Home Latest News Viral photo of skull on NJ beach was minke whale not pterodactyl

Viral photo of skull on NJ beach was minke whale not pterodactyl

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Island Beach State Park, NJ – No pterodactylThe fossil washed up at Island Beach State Park this week, despite speculation from more than 1,000 Facebook users who commented on a photo of a giant skull in the sand.

Instead, it was a minke whale skull, according to the New Jersey Department of Environmental Protection on Island Beach State Park facebook pageWhere a photo of a big bone went viral this week.

According to the Environment Agency, Park Police found the skull on Monday near a beach access road.

According to the environmental organization Save Coastal Wildlife, minke whales are the smallest of the large baleen whales seen off the coasts of New Jersey. According to the organization, mink adults can reach 29 to 33 feet long and 10 tons in weight.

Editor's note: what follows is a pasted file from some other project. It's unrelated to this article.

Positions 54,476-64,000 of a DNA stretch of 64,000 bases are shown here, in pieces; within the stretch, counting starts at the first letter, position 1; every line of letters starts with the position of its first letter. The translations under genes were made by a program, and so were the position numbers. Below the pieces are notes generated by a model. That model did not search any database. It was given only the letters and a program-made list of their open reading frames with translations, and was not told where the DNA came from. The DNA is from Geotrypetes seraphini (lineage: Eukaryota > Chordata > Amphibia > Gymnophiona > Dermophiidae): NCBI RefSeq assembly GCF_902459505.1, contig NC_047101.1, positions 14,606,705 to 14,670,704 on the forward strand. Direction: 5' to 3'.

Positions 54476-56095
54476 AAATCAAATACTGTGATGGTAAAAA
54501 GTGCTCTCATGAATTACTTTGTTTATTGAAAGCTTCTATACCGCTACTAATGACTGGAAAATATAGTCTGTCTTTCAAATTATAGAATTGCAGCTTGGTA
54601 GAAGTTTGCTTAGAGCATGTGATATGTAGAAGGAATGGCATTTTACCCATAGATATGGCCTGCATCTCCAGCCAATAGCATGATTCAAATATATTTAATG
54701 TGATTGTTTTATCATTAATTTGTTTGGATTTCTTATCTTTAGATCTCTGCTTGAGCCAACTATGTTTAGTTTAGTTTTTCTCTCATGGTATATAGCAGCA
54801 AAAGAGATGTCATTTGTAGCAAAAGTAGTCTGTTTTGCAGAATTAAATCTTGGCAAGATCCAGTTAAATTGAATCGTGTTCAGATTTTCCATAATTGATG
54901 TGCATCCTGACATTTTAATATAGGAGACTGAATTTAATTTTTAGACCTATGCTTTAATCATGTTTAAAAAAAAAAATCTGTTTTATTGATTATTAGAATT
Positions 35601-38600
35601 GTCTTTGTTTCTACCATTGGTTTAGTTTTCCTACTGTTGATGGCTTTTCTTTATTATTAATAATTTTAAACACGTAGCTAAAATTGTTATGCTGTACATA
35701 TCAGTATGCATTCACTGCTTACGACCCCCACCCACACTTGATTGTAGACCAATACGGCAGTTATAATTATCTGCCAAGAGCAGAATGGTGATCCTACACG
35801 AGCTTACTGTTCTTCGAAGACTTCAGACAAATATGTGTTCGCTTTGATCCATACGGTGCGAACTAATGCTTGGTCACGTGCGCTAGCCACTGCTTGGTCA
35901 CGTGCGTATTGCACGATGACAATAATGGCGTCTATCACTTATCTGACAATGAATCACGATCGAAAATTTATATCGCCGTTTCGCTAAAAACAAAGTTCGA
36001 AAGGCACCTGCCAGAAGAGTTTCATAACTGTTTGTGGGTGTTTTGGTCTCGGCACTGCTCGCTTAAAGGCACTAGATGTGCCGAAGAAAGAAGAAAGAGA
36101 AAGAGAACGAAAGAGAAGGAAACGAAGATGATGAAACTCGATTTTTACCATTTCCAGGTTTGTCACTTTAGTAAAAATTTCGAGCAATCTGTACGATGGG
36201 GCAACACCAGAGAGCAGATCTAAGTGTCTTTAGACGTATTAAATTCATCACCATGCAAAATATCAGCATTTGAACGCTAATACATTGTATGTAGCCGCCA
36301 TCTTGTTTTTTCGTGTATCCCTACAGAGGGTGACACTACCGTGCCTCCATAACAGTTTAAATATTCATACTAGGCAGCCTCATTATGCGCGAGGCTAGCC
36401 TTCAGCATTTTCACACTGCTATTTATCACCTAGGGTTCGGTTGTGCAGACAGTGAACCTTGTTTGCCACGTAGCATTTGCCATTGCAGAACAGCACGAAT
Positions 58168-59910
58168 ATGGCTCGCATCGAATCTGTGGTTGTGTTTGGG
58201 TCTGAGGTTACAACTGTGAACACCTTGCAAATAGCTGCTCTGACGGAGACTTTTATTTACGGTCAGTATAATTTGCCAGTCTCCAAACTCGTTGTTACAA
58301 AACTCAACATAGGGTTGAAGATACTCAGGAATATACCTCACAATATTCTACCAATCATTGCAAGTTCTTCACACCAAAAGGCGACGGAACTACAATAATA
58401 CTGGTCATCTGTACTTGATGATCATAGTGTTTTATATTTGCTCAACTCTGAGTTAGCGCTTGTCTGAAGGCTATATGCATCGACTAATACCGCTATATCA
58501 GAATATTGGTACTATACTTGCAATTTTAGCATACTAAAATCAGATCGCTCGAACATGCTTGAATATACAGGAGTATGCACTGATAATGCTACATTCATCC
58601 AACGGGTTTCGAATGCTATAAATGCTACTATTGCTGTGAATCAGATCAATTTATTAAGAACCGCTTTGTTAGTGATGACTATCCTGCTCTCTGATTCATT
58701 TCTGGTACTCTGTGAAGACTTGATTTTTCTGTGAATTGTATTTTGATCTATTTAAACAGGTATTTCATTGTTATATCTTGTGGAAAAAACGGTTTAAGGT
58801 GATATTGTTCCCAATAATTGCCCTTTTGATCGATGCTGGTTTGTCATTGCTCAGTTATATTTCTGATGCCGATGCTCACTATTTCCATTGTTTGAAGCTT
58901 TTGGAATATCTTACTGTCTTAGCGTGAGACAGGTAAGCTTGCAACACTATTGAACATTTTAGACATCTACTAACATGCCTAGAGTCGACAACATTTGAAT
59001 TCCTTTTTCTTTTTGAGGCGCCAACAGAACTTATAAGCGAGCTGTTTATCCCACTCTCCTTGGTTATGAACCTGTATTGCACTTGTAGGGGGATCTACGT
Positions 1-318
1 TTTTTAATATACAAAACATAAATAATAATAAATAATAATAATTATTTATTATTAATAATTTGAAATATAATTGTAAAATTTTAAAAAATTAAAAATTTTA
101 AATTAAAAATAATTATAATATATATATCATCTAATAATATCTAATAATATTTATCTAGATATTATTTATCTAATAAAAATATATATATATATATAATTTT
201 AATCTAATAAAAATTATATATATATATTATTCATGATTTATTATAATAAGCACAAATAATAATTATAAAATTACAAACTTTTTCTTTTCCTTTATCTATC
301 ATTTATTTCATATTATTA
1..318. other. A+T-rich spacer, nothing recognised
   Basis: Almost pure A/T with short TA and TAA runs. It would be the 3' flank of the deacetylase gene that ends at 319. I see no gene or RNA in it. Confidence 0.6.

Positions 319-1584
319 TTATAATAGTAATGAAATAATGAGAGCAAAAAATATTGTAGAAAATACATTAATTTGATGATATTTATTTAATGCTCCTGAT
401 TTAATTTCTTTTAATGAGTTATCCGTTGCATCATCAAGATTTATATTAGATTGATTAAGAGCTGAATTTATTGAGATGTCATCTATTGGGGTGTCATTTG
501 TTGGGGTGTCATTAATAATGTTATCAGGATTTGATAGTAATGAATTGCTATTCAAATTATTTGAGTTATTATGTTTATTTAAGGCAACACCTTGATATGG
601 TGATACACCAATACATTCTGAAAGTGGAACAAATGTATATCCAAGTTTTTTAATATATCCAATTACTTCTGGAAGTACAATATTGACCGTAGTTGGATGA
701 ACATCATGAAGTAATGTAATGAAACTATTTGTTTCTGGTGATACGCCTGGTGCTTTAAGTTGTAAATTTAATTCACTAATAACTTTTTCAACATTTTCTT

Last summer, lifeguards at Spring Lake, a town on the Jersey Shore, tried to save minke whale that died After swimming in the shallow surf.

Minke Whales Are Buried All Over New Jersey

The skull found on Monday is part of the remains of another minke whale that was trapped and died last year, said Bob Skolkoff, director of the Marine Mammal Stranding Center in Brigantine. They said she died at Whale Island Beach State Park and was buried there in the sand.

“We have whales buried all over New Jersey,” Skolkoff said. “Believe it or not, it’s much easier to put it on the ground where it tries to load it and spend $10,000 in equipment and everything else (to dispose of it elsewhere).”

According to environmental organization Save Coastal Wildlife, adult minke whales can range from 29 to 33 feet long and weigh up to 10 tons.

Scholkoff said that many minke whales that die in New Jersey succumb to boat attacks or disease.

Although volunteers bury bodies so deep in the sand that beach-goers are unaware that bodies are there, powerful storms can uncover the remains, he said.

Anyone who finds whale bones cannot remove them, as they are federally protected animals, Skolkoff said.

“You can’t pick up a bone and take it home with you on display … and they can’t be sold,” he said. “Permits are required to have those bones.”

Follow Amanda Oglesby on Twitter: @OglesbyAPP

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